Yesterday, at Euro 2016, a country with a population of 1.8 million beat a country with a population twenty-five times the size of it. Northern Ireland, with players from Hamilton Academical, Melbourne FC and Reading beat a Ukraine side who fielded a team that, with the exception of right-back Artem Fedetskiy, all play for Champions League clubs. After a highly disappointing opening loss against Poland, Northern Ireland manager Michael O'Neill made five changes to his starting eleven for the crucial second fixture-and it paid off.
It was a must-win game for the Green and White Army, as they now face a backs-to-the-wall match against world champions Germany. With three points in the bag they are looking good to land third place in Group C and nab one of the four 'best third place finisher' spots in the last 16. And the army of fans in France to support Steve Davis, Jonny Evans et al are having the time of their lives.
Due to the widening of the number of teams allowed into the Euros, fans of countries not typically involved in major competition have been in a state of almost opiate delight, the sheer novelty of being involved adding to the sense of euphoria and utter delight coursing through supporters from countries like Northern Ireland. Celebrations are only briefly punctuated by rest, food and occasional toilet breaks, and it is not only 'average joe' fans in the midst of the partying. Northern Ireland and Newcastle legend Keith Gillespie was right in the thick of the action in the wake of his country's famous win.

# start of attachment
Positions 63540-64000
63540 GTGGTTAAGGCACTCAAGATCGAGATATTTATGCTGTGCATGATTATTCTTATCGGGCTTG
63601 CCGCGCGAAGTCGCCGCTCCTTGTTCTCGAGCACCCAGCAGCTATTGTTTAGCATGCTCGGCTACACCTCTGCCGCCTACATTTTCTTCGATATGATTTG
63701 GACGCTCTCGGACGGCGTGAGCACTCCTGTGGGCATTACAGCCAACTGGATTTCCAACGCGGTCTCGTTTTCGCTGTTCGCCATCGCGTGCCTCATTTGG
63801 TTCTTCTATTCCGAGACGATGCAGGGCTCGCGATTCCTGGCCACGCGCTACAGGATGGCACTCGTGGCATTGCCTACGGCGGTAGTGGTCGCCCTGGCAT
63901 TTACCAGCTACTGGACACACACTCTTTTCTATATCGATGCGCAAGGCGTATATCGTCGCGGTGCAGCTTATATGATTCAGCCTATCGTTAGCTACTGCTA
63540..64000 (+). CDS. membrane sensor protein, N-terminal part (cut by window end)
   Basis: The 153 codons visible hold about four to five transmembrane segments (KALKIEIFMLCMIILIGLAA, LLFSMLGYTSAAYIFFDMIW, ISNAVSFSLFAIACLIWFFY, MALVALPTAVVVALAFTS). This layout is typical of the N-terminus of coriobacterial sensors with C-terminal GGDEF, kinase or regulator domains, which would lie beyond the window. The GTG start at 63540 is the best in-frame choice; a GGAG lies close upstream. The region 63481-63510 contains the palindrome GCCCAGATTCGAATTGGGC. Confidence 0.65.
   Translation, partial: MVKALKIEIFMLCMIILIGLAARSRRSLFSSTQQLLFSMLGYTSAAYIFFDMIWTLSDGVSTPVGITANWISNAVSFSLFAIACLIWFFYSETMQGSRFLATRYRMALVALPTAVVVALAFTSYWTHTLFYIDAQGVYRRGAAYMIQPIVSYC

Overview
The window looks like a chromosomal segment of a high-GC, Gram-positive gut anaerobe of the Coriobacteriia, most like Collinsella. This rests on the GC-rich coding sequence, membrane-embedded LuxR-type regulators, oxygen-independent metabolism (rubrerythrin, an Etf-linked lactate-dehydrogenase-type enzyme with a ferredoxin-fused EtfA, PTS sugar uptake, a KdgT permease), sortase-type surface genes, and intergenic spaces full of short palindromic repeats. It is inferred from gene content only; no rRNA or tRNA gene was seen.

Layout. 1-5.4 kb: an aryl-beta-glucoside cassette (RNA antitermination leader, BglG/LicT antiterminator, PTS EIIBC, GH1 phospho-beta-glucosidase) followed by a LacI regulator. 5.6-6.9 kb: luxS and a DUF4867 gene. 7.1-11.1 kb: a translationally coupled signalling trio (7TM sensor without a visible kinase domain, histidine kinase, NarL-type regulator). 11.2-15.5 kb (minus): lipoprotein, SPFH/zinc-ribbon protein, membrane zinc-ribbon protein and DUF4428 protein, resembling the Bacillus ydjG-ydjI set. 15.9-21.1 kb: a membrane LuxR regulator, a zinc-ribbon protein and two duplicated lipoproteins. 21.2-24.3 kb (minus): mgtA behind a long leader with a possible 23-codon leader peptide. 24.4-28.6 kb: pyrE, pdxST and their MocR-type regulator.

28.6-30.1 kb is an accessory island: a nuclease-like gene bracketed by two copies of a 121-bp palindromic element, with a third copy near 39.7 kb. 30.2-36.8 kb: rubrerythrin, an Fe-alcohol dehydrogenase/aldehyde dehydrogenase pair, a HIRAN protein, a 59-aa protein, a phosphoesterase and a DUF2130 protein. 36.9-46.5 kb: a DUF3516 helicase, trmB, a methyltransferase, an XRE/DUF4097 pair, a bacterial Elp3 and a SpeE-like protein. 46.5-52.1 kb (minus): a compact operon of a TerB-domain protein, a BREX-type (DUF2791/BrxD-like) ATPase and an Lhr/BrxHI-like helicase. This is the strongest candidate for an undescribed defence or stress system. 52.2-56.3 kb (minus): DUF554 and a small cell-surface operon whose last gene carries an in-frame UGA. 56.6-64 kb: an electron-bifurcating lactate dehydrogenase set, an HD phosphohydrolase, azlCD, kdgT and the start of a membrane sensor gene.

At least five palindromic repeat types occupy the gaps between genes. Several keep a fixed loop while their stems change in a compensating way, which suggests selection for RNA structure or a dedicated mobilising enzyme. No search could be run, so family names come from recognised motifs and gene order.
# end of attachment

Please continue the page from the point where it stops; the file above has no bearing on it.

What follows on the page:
— colin murray (@ColinMurray) June 16, 2016
Gillespie will be hoping that his side can take example from him and ride the wave of excitement, all the way to the last 16 and a potential match-up against hosts France-or potentially England, a fixture which, as Vincent Kompany pointed out, could well lead to a scenario that catalyses international confusion.
If England faces Northern Ireland will we hear the same national anthem twice? Will they all sing it together.. twice? I'm confused. 🤔
— Vincent Kompany (@VincentKompany) June 12, 2016
Even if, as is expected, the side referred to affectionately as 'our wee country' by its supporters falls at the hurdle after the group stage, it will have been an incredible adventure for the second smallest country in the Euros. Results such as this and Iceland's incredible 1-1 draw with Portugal have surely justified the decision to widen the competition from sixteen to twenty-four countries.
But next up, it's Germany, and the arse-scratching, ball-sniffing brilliance of Jogi Low.